The Immersive Genius of “Ten Windows”

A National Poetry Month special


In Ten Windows: How Great Poems Transform the World, author Jane Hirshfield asks, “What do these words want of me?”

What does this book want of the reader?

The book tells us to see clearly with 10 essays that are “windows.” Many of the truths come from Hirshfield’s blood memory; others, from a life lived within an intensely emotional, intellectually ordered world.

Each chapter is a tiny universe of subliminal ideas turned to thought, with poems used as illustrations. The purpose is not to popularize poetry but to guide deeper appreciations, and when the book is done, it is obvious that Hirshfield can change our knowledge for the better.

Every chapter answers a big question, so Ten Windows becomes an existence that stays after the reading. Chapter one is about seeing through language, hearing through language, centering on Gerard Manley Hopkins‘s poetry.

Chapter two is about the cycle of destruction and repair becoming the “writer’s despair” and, also, the greatest gift. Chapter three is an introduction to haiku. (Hirshfield is knowledgeable in the field, having brought our great haiku writers to public attention.) Chapter four is about “the Hidden,” concentrating on the “underwater portion” of a poem’s life.

Chapter six is titled “Close Reading: Windows”: “Every poem — every work of art — is already working when considered as a whole, as a kind of window: art is a way to release our attention from immediacy’s grip into gestures that encompass, draw from, and remind of more expansive constellations and connection.” Hirshfield calls this “an enlarged intimacy.”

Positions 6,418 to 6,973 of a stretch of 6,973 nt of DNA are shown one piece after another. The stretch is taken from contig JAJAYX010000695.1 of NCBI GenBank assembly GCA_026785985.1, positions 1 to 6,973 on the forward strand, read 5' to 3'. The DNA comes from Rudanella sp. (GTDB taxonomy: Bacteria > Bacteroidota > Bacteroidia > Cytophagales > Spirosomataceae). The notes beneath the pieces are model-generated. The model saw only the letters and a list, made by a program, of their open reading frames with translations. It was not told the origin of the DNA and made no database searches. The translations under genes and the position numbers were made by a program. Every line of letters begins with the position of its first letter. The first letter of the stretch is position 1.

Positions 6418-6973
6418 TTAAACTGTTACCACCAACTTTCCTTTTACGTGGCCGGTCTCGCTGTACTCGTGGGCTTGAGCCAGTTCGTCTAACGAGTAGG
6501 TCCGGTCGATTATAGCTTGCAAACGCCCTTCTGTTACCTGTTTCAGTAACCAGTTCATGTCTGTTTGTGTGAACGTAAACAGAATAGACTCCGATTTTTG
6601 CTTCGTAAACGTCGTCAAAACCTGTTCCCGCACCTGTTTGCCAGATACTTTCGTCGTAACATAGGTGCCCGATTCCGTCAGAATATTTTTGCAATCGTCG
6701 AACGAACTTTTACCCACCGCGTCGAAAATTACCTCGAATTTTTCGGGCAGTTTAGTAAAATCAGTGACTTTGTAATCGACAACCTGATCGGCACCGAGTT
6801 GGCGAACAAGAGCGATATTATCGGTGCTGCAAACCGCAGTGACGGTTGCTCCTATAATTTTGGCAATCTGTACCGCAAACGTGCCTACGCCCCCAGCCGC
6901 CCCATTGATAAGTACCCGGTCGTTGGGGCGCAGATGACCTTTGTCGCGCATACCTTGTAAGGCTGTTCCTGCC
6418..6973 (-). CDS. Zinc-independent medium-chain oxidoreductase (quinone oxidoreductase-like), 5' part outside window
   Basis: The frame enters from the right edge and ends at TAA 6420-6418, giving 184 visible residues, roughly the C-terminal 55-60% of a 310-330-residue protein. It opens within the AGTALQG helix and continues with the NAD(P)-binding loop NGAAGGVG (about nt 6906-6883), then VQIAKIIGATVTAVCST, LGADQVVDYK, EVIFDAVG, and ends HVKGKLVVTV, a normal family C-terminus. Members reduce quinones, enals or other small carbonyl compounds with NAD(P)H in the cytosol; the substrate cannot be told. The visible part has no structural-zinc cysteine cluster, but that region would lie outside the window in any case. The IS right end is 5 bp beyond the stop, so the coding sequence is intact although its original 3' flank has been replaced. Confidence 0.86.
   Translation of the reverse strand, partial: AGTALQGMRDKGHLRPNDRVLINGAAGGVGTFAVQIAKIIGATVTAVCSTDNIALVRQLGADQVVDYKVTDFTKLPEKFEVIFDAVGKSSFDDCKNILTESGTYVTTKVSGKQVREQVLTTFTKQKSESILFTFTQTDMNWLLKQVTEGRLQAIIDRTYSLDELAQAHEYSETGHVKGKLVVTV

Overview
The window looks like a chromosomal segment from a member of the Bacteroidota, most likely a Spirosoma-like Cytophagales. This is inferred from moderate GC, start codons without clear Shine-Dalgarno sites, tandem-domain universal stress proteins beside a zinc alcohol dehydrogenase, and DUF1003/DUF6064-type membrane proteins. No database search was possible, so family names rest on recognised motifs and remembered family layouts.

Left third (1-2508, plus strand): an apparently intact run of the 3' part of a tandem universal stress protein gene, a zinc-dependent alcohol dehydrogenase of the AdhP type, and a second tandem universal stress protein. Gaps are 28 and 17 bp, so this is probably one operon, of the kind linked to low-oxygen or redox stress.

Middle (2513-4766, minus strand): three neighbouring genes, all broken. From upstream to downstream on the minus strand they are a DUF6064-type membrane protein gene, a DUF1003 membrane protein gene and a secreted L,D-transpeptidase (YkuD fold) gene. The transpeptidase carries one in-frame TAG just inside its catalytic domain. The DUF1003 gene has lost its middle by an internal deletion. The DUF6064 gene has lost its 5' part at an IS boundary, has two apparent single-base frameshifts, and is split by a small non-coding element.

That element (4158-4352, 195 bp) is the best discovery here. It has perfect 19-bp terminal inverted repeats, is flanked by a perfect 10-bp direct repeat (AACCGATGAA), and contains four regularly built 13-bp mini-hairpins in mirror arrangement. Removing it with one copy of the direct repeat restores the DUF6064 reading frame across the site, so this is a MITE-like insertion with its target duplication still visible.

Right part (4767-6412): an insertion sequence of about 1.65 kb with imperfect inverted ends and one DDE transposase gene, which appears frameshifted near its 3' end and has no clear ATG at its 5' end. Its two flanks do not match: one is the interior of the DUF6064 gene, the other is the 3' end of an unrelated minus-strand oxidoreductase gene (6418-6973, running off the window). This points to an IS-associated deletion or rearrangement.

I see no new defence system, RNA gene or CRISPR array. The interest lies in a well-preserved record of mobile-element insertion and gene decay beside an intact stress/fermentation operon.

Ten chapters of diverse subjects — each is discrete in form and content. You can enjoy any part out of sequence. Pick the book up in the middle; it’s okay, because the book’s dynamic is Hirshfield’s intellectual and technical skill bringing harmony to the range of topics. She gives high energy to understanding the quantum field of poetry.

Poems are used to invoke new ways to listen to “the word,” with philosophical principles from science, history, and literature as reasonable accommodations. The book is a perfect course in poetry. I’d love to teach a chapter a week for 10 weeks.

Grace Cavalieri produces “The Poet and the Poem from the Library of Congress” for public radio. She recently received the Washington Independent Review of Books’ first-ever lifetime achievement award.

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